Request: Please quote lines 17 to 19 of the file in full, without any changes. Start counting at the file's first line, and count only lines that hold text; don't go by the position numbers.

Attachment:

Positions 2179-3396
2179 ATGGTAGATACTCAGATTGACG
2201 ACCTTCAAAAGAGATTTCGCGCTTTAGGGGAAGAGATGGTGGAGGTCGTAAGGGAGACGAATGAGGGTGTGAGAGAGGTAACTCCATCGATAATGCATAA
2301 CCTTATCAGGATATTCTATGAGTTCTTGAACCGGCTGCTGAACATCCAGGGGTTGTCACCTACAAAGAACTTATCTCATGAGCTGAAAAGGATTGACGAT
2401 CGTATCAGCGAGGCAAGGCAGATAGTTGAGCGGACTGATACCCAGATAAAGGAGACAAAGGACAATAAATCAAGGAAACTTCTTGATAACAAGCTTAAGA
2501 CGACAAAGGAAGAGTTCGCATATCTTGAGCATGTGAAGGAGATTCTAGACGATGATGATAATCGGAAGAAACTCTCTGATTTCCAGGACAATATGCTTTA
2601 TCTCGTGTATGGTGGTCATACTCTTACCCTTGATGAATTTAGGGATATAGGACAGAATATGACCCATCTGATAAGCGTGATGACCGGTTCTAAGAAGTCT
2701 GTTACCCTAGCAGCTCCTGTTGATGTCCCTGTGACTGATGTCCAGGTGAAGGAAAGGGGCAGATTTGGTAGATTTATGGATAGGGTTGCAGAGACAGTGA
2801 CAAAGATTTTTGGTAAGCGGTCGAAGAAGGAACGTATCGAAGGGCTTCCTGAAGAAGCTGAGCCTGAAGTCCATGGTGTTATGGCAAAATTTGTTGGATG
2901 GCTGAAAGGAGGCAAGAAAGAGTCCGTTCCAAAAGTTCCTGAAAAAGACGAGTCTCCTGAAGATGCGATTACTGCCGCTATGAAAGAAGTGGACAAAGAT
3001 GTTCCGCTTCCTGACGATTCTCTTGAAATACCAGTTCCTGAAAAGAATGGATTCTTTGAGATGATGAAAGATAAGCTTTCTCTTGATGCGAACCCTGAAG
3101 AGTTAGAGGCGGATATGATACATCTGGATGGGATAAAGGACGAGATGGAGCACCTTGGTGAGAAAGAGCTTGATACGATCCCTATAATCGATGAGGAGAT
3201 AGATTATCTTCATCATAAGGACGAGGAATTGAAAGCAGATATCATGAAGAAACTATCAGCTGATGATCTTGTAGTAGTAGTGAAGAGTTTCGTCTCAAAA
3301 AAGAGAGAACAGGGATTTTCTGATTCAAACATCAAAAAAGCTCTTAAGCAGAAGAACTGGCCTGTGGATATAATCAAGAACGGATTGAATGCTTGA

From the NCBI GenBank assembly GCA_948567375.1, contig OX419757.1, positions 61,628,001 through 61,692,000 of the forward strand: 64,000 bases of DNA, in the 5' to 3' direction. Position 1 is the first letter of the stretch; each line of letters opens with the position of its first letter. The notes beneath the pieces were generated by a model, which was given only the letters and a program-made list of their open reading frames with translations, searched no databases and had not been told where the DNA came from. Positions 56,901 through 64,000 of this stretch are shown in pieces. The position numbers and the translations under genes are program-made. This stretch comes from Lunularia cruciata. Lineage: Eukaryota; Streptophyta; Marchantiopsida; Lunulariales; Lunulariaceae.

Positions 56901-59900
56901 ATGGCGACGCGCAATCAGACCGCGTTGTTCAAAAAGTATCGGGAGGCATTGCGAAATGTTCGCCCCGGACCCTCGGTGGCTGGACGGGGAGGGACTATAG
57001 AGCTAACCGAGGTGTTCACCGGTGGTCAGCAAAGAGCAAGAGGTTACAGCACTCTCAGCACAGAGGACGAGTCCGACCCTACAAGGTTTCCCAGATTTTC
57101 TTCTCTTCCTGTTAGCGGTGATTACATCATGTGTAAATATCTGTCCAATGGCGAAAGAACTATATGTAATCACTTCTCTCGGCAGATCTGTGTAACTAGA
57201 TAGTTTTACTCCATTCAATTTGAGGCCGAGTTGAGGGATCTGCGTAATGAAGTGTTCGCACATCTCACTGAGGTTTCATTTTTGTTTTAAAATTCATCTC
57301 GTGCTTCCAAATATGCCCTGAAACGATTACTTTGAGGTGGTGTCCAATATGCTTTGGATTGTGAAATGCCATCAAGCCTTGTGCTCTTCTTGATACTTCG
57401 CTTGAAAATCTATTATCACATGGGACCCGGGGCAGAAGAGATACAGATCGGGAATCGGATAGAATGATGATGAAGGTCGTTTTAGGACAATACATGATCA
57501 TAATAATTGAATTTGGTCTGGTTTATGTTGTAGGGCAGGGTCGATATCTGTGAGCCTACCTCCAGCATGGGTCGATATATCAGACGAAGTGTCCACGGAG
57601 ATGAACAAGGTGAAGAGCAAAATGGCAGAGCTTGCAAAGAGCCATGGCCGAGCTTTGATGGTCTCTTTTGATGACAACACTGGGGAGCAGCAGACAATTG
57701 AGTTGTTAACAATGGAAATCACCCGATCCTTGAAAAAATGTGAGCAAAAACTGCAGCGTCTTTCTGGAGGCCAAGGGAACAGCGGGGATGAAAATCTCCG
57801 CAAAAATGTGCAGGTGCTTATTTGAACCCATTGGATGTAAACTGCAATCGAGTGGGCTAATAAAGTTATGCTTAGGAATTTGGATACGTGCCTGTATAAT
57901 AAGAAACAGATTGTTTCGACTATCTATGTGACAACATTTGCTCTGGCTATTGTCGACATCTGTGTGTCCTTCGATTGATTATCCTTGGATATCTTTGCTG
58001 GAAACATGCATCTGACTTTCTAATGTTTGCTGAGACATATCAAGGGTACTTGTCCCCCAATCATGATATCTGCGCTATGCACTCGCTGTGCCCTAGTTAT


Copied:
56901 ATGGCGACGCGCAATCAGACCGCGTTGTTCAAAAAGTATCGGGAGGCATTGCGAAATGTTCGCCCCGGACCCTCGGTGGCTGGACGGGGAGGGACTATAG
57001 AGCTAACCGAGGTGTTCACCGGTGGTCAGCAAAGAGCAAGAGGTTACAGCACTCTCAGCACAGAGGACGAGTCCGACCCTACAAGGTTTCCCAGATTTTC
57101 TTCTCTTCCTGTTAGCGGTGATTACATCATGTGTAAATATCTGTCCAATGGCGAAAGAACTATATGTAATCACTTCTCTCGGCAGATCTGTGTAACTAGA